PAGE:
10 Tips to Write Your First Non-Fiction Book
Get Writing with These 10 Tips

We've mentioned before how we're big believers that everyone has a book in them, and we'll undoubtedly say it again in the future. However, much of our focus over the course of those articles has been on fiction books. If everyone has a story to tell, it doesn't necessarily need to be fictional. You could have experience of just about anything, spanning life events, your career and your hobbies. If you feel like you could enrich a reader's life with your expertise or even your theories, then you might just have a non-fiction book ready to go in your head, and it all comes down to how quickly you can get it down on paper.

There's a huge sense of accomplishment associated with completing a book, so whether you want to write for profit or satisfaction, both goals are valid. However, there's plenty of competition around, especially if you're going to self-publish. That means your book needs to stand out. It doesn't necessarily need to check every box, especially if you're the only person writing on the subject. However, there are certain things you should keep in mind before, during and after the writing process, and we've listed the most important considerations below.

1. Get in the Writing Habit

While perhaps stating the obvious, writing a book of any kind requires putting words on a page. That's simple in theory, but often proves the biggest obstacle to anyone that has never done it before. You can sit down and type a text message or write an email without any thought, but it can be much harder to motivate yourself to get started on something that's purely for your own benefit – at least for the time being.

Among the best strategies is forcing yourself to write something each day. Find a time you're free most days and use that time to write something – even if it's just a sentence. It's a lot easier to edit than to write off the top of your head. Go with the same time each day and get something down. It might spark you off to keep going. Of course, it might not, but there's nothing wrong with that as you're still ahead of where you were yesterday.

2. Find a Spot that Inspires You

You might have the luxury of a home office for other reasons. If not, you need to make space to write. Ideally, it's somewhere that doesn't get messy and cluttered each day, and it will also be a spot where you can concentrate without interruption. Many excellent books were written at the dining table, but just as many authors failed in the same space. Find somewhere that works for you and make a habit of using it.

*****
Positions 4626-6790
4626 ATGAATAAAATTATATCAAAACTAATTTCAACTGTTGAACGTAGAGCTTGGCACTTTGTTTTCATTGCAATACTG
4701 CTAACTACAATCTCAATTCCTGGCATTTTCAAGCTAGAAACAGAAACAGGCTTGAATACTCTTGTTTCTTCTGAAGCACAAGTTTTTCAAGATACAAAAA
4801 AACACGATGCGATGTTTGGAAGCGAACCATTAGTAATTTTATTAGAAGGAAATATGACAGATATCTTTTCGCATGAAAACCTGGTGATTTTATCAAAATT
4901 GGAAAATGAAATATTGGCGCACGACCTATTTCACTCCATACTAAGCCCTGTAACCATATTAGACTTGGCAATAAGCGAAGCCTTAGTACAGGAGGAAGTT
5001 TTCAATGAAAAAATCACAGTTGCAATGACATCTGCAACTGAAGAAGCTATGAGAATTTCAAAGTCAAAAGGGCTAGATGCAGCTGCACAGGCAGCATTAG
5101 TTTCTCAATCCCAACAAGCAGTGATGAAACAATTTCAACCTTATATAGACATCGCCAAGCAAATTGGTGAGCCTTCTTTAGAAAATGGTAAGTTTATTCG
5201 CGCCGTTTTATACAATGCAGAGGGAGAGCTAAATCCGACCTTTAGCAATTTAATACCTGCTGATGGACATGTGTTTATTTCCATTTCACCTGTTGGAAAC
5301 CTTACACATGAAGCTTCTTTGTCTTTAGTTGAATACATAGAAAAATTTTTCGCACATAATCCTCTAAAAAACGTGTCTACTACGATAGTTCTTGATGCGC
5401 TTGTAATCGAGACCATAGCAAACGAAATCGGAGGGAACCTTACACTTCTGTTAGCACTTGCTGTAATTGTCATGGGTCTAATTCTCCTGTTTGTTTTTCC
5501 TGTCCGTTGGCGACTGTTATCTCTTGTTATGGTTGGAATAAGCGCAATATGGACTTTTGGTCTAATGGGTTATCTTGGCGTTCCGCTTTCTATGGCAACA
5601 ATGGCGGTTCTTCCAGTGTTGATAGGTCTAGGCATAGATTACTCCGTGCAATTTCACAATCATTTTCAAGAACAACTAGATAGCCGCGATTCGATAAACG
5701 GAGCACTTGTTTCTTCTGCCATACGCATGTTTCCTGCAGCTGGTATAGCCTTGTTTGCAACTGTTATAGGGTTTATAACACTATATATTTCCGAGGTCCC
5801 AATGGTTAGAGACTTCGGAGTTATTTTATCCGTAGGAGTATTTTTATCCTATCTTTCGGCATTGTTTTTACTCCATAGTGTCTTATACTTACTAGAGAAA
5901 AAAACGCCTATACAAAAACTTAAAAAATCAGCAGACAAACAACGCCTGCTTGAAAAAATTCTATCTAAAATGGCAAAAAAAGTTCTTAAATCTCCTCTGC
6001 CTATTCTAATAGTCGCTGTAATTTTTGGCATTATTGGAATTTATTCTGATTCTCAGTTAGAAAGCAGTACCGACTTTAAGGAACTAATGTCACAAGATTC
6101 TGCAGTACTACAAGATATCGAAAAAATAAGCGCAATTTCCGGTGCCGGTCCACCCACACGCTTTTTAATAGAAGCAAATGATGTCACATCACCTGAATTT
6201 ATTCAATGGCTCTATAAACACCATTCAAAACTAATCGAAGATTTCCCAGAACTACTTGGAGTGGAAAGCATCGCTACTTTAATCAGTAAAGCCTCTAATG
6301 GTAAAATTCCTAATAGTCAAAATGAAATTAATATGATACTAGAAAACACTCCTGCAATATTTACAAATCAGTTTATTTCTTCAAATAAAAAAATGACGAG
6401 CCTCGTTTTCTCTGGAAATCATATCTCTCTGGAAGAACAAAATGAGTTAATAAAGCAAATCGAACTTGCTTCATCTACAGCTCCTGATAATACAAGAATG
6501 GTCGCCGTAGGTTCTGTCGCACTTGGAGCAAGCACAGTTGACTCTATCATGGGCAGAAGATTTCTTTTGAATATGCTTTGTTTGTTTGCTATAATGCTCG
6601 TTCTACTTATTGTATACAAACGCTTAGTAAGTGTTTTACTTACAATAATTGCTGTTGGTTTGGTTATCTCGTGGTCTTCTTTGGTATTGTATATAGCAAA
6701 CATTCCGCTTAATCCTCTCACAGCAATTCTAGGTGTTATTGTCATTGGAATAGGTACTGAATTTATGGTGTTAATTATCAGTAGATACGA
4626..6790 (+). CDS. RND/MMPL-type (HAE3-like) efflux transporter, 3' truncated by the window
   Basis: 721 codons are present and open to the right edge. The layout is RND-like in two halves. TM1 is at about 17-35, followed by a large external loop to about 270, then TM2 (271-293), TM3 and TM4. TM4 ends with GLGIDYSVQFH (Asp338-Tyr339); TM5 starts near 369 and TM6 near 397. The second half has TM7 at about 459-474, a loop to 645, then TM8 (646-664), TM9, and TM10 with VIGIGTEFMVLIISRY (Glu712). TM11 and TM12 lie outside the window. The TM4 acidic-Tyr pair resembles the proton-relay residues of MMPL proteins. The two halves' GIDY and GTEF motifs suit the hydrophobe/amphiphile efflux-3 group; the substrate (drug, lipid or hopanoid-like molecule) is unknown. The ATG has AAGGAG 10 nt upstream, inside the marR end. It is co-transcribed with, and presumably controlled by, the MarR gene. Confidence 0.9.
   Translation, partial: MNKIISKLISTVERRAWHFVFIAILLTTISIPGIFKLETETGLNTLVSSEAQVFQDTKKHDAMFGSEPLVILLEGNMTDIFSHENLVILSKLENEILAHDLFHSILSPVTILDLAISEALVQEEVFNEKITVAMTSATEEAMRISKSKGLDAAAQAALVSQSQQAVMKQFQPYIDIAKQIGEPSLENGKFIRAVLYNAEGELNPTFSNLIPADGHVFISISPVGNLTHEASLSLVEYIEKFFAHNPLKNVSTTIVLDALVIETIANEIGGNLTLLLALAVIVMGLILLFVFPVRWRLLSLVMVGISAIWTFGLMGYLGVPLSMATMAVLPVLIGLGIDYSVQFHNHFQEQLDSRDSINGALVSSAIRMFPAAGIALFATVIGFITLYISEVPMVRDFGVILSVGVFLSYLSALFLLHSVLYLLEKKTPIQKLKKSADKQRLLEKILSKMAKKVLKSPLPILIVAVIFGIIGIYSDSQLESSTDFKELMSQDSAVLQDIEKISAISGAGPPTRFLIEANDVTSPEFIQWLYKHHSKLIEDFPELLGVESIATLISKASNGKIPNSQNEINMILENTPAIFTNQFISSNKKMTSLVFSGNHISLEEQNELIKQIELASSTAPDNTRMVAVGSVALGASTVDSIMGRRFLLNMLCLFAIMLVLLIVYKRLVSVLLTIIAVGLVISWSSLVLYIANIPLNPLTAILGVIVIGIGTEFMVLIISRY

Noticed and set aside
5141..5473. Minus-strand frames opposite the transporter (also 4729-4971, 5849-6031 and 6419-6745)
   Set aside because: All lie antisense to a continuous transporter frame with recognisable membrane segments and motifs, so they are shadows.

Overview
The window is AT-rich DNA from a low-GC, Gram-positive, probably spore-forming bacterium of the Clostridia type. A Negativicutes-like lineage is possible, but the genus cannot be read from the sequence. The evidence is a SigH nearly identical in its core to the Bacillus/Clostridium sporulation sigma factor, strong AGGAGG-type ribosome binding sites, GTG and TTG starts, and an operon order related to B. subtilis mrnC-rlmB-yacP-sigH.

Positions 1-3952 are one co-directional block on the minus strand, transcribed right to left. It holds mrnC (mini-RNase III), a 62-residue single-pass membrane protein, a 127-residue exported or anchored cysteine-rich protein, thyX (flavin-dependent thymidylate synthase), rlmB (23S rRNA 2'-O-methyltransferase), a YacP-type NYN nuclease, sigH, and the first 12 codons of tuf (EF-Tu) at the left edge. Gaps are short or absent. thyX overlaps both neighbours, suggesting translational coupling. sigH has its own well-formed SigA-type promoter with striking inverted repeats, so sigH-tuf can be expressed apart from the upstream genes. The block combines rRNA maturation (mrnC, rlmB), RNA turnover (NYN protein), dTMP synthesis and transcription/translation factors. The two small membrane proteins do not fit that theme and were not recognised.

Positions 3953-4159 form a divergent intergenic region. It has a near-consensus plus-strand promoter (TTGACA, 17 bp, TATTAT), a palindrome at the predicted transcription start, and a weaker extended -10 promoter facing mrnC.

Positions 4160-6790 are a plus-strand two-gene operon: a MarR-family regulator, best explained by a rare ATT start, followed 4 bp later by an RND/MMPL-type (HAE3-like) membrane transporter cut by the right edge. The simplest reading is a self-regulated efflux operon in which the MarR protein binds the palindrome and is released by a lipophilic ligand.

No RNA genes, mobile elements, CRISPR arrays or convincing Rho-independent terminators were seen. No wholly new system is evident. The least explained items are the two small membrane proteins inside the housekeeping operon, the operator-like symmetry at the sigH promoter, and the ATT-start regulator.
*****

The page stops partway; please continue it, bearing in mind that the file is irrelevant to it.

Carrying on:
3. Always Have a Way to Make Notes

You never know when you might have a great idea, and many will come along when you're not sat at your desk. If you usually travel around with a smartphone or iPad, you've got all you need to scribble notes or record them. If you prefer a pen and paper, ensure you have it on you at all times, so you don't forget a fantastic dose of inspiration.

4. Clear Your Head Before You Write

If you have something on your mind before you start writing, then chances are the subject matter will reflect in what you jot down. A clear head is usually the best idea unless you have something you've mulled over in mind. A walk or jog can be perfect for this, as it provides a proper barrier between your writing and your day to day life.

5. Write Down Your Thoughts

There's plenty of time for editing later. For now, it's all about getting your thoughts onto the page. There's no harm at all in using the stream of consciousness. Your words will be coherent, even if they don't necessarily contribute to the overall goal of your book. Structure is good, but you can work on it later. In the early stages, focus on giving yourself something to work with.

6. Don't Edit as You Go

It's not easy to resist, but you shouldn't think about editing your book while you write. Indeed, whenever you're in the mood to write, you should capitalise and do nothing else. While related, we consider writing and editing as different disciplines, and they should be kept away from each other accordingly.

7. Improve Your Writing Skills

We noted that your book needs to be at least decent if its to stand out in a crowded market, and that all starts with polished writing skills. Ideally, you'll come out with no spelling or grammar errors at all, and it saves time if you don't make them in the first place rather than changing them later. Practice, take a class or read more to hammer home the rules of writing and get your book out faster.

8. Add Value

The aim of your book should be to inform, educate or entertain, or potentially even all three. If your book doesn't do any of these things, it may be time to reconsider whether it's worth writing. Use your knowledge and experience to highlight something that nobody else could write.

9. Non-Fiction Doesn't Lack Storytelling

Unless you've opted for non-fiction because you're a poor storyteller, you should still utilise your creative writing skills in your work. Use the rules of storytelling, such as a clear beginning, middle and end, to help hammer home the points you make and don't be afraid to get as personal as you're happy to when illustrating your points.

10. Invite Feedback Along the Way

You shouldn't wait until your book is finished to ask people what they think. It could be a family member or potentially even someone with a professional eye for detail. Either way, it's good to spot issues and mistakes early, not least because it can help you to avoid making them again later on.